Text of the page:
Not all water is the same in the Bible. Rivers and seas are presented quite differently from each other. Seas are deep, dark, chaotic, and wild. Man was not meant to live in or on the sea, and therefore the sea becomes, in the Biblical way of thinking, something that is alien to man’s life, something threatening and dangerous. Rivers, however, are different. They are sources of water for drinking and for cleansing, and thus they are helpful and life-sustaining.
Rivers are actually important to the Biblical story. The first rivers we encounter in the Bible are those which flowed from the garden in Eden. “Now a river flowed out of Eden to water the garden; and from there it divided and became four rivers. The name of the first is Pishon; it flows around the whole land of Havilah, …. The name of the second river is Gihon; it flows around the whole land of Cush. The name of the third river is Tigris; it flows east of Assyria. And the fourth river is the Euphrates” (Gen 2.10-14). In the context of Genesis 2, Moses was emphasizing the goodness of the garden as a place perfectly and fully suited to sustain man’s life. This reminds us that in the Bible, rivers are a source of life and a symbol of life.
It is not without significance that the land of Canaan was “a land of brooks of water, of fountains and springs, flowing forth in valleys and hills” (Deut 8.7). The resemblance to Eden is not coincidental. Furthermore, when the Israelites finally came into the land of Canaan and settled it, their capital city of Jerusalem had as its water source a spring that was called Gihon – the same name as one of the rivers that flowed out of Eden. This too was not mere coincidence. Jerusalem was, more than any other place, the meeting-place of God and his people, the city where they dwelt together, reminiscent of the closeness of God and Adam in the beginning. So in Jerusalem there was a source of water that reminded the people of the original garden’s water, and of how their life came from God.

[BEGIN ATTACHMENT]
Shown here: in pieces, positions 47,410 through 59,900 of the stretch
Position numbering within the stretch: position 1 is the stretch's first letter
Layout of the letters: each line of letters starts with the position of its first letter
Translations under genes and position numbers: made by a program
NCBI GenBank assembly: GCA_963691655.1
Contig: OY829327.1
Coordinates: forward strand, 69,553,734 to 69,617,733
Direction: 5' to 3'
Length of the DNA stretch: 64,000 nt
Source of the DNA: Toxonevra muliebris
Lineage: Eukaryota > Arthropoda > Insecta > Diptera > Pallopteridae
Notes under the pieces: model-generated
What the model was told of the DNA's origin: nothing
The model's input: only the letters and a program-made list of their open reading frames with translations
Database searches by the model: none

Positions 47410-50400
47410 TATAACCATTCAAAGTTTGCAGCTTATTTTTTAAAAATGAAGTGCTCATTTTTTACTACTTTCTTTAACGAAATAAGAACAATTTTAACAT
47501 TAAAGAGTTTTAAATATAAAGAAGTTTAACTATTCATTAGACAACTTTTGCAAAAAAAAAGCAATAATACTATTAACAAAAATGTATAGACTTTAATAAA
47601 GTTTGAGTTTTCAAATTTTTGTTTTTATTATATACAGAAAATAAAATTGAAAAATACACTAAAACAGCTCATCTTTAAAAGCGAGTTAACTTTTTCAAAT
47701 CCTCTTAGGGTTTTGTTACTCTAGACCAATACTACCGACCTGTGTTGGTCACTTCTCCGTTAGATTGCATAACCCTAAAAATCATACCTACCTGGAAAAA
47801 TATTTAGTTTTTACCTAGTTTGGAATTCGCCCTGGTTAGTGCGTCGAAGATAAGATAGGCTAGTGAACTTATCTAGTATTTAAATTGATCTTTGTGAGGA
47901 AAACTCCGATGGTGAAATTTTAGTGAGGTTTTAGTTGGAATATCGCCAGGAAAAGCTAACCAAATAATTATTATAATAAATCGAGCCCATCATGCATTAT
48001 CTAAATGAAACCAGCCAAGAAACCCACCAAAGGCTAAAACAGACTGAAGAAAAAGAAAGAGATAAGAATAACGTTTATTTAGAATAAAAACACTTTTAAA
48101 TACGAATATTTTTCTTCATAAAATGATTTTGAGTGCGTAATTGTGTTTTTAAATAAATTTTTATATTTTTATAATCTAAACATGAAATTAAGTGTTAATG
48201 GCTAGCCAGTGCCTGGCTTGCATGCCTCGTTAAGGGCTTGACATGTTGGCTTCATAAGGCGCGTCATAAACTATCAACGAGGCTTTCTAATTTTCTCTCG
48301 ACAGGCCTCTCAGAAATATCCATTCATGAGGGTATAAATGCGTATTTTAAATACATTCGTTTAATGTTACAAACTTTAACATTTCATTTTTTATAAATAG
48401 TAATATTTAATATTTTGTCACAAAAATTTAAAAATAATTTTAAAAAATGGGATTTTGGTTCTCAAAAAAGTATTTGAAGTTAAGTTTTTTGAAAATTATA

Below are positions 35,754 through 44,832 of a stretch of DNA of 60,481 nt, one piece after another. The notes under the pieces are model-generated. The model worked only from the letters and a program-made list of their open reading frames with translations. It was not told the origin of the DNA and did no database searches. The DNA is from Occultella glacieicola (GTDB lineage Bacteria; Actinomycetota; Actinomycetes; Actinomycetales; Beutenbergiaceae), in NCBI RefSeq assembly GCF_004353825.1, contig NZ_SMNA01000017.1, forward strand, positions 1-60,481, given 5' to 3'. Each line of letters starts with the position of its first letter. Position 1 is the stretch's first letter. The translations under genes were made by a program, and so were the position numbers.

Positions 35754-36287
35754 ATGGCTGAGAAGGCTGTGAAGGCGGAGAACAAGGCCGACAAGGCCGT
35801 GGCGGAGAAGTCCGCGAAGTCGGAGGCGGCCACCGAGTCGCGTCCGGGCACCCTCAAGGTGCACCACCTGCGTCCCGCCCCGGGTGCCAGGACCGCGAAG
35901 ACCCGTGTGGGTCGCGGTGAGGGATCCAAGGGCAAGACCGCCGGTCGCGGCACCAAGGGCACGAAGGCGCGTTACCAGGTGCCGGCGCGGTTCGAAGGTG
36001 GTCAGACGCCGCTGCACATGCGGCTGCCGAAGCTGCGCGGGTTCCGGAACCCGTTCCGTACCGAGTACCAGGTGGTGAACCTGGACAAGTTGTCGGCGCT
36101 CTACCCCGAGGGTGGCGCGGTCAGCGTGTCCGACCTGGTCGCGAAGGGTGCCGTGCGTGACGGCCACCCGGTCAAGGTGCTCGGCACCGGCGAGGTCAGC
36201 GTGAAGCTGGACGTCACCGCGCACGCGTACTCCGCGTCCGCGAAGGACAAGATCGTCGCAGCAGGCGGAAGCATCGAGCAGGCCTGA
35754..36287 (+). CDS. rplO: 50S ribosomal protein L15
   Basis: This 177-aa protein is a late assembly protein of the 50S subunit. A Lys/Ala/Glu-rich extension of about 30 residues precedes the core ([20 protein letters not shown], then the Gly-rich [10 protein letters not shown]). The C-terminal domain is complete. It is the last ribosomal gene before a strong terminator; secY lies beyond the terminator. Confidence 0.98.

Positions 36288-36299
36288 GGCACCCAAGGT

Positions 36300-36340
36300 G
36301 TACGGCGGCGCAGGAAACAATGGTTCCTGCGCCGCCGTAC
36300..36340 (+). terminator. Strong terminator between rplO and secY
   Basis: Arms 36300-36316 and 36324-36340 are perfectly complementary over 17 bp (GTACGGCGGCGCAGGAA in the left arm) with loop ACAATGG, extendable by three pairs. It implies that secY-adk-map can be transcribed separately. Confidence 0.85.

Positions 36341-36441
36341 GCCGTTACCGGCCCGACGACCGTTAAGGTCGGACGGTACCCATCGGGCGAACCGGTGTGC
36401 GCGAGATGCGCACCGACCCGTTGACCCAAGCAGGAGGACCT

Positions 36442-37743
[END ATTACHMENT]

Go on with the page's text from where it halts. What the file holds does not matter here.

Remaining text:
When God brought Israel out of Egypt in the exodus, you will recall that He did not take them directly into the land of Canaan (which was eventually going to be their homeland, just as God had promised). Instead God brought them into the wilderness of Sinai. Normally, nothing lives in the wilderness primarily because it is, generally speaking, a waterless environment. So how was Israel supposed to survive in such a place? The answer was: God would make rivers for them in the wilderness. We are familiar with the stories of how God brought water from a rock on more than one occasion in the wilderness (Exod 17 and Num 20). 1 Corinthians 10.1ff implies that there were other times as well. What we possibly do not think about, however, was that God was making rivers, He was making sources of life. “He opened the rock and water flowed out; it ran in the dry places like a river” (Psa 105.41). This was not only a demonstration of God’s ability to provide for his people, it was also a demonstration of God’s ability to transform. He was turning a dry and lifeless place into a watered place of life.